Seeing the climatic battle of Man of Steel from Bruce Wayne/Batman’s perspective is a seamless POV reversal; Man of Steel used a few shots of Wayne/Luthor properties being destroyed to provide ample reason for both Bruce and Lex to have a grudge against Superman. Gal Gadot’s introduction as Wonder Woman and her chemistry with Batman feels so much more important after the Wonder Woman standalone films. Finally, all of the story threads about Kryptonian ships and technology left behind after Zod and Doomsday’s defeat will culminate perfectly in Zack Snyder’s Justice League as a foundation for how Steppenwolf and Apokolips are alerted to Earth’s presence – and how Lex is able to warn Batman invasion is coming.
In the tradition of pivotal “expansion” chapters in big franchise universes (see also: Iron Man 2, Avengers 2, Amazing Spider-Man 2), Batman v Superman does it best.
The Psychotic Billionaire
Jesse Eisenberg’s Lex Luthor was one of the more controversial castings and character depictions that Zack Snyder went with. Eisenberg’s weasely industrialist was a digital-era wiz-kid with some Asbergers ticks. A lot of comparisons were made to Facebook founder Mark Zuckerberg – who Eisenberg portrayed in the biopic The Social Network. Years later, it’s now apparent that Jesse Eisenberg’s Lex Luthor is a spot-on composite of both Mark Zuckerberg and Donald Trump.
It’s hard to watch Eisenberg’s Lex coercing senators, stoking fear and rage in the populace, and greenlighting the assassination of foreign generals and not think of all that occurred in the Trump Administration. The same goes for listening to snippets of Eisenberg’s backstory about his abusive and unloving father, who used the family name as a business prop.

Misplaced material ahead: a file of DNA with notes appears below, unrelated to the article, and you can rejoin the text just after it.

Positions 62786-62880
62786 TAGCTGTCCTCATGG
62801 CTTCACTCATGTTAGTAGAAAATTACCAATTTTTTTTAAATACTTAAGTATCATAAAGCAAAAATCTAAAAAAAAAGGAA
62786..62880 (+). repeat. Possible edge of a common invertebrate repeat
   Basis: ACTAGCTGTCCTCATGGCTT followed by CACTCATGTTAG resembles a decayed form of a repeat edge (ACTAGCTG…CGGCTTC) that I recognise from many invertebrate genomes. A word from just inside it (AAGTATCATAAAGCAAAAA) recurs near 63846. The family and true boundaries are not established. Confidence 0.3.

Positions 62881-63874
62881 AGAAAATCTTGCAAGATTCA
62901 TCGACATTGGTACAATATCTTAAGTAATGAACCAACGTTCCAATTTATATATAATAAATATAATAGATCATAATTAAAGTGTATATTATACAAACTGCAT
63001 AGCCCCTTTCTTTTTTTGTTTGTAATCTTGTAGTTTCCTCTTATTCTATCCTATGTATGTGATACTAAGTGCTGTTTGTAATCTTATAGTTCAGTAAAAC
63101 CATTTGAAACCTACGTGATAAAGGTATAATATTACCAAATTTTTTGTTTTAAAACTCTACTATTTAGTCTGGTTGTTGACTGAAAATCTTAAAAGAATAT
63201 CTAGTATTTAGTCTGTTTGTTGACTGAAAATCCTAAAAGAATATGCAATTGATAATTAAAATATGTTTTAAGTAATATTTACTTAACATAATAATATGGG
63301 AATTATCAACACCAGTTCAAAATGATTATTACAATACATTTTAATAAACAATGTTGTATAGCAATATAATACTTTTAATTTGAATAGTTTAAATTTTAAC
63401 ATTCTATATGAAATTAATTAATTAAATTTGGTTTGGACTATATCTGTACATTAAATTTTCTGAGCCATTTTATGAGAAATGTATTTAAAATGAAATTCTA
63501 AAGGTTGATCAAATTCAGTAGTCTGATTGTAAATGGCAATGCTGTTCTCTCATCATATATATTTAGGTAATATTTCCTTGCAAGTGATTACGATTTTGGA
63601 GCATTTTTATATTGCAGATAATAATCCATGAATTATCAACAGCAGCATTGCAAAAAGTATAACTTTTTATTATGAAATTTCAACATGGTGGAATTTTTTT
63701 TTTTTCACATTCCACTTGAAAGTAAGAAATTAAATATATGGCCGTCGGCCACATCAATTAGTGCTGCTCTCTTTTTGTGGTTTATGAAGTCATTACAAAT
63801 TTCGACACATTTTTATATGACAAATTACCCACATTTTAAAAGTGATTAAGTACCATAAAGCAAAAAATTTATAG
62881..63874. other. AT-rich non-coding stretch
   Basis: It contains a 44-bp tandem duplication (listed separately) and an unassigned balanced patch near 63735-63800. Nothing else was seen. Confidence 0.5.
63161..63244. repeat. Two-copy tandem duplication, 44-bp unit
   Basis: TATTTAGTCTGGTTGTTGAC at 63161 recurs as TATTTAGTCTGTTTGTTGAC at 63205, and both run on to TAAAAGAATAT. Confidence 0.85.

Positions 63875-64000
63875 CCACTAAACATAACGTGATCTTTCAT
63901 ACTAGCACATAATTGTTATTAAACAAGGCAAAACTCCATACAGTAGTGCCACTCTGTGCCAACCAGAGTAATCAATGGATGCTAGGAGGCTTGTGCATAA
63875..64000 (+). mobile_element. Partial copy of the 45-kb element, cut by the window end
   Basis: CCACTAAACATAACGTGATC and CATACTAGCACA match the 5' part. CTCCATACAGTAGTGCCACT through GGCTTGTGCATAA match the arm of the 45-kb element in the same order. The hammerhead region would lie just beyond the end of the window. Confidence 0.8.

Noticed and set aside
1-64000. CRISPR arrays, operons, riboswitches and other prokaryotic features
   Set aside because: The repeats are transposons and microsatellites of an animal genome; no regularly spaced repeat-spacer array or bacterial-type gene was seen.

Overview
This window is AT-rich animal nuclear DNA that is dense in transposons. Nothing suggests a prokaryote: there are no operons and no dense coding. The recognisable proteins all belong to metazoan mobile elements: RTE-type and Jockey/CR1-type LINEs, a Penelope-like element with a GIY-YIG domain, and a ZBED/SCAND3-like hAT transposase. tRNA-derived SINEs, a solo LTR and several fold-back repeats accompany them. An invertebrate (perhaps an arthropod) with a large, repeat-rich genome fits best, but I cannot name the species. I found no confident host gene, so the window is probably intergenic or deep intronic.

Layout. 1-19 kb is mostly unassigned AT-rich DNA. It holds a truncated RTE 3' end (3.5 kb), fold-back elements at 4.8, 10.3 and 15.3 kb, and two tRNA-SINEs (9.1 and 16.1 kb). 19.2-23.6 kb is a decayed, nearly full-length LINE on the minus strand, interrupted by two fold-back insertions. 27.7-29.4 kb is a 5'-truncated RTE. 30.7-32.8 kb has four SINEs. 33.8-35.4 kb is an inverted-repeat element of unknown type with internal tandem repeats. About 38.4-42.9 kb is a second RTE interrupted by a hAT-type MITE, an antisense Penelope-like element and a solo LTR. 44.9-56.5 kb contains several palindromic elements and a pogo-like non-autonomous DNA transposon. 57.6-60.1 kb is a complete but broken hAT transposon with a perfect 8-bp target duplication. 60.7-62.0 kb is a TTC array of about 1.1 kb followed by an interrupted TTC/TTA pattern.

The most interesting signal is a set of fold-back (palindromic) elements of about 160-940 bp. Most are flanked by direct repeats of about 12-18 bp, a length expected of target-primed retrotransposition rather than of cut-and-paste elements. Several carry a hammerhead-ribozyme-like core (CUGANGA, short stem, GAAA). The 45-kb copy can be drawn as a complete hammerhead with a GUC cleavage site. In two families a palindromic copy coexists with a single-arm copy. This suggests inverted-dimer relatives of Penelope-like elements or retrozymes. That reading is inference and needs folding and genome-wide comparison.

Donald Trump and Mark Zuckerberg have been held to account by many as major contributors to America’s current culture war. That’s a pretty undeniable (if not glorious) endorsement that Snyder and Terrio were looking in a crystal ball when re-designing Lex Luthor for the modern DC movie universe.
Domestic Terror & International Scandal (russian ops)
As we said, Jesse Eisenberg’s Lex Luthor carries a lot shades of former president Donald Trump in his characterization – and the events that happen in and around Lex Luthor in Batman v Superman echo what happened around Trump in recent years.
The second act climax of Batman V Superman sees Superman and Senator Finch (Holly Hunter), an anti-Superman radical (Scoot McNairy’s Wallace Keefe) and even Lex’s own aid, Mercy Graves (Tao Okamoto) all drawn to the US Capitol by the socio-political fervor Lex has caused. Because Finch won’t give Lex the political favors he wants, Lex schemes to use the radicalized protester to take out the senator, cause having at the capitol, and further spin Superman as a danger to mankind. To say that sequence is hard to watch after the events of January 6th, is a massive understatement. Snyder never could’ve known just how real this sequence would become, but he was clearly on the mark of knowing how (and by whom) political fervor can be exploited, to tragic results.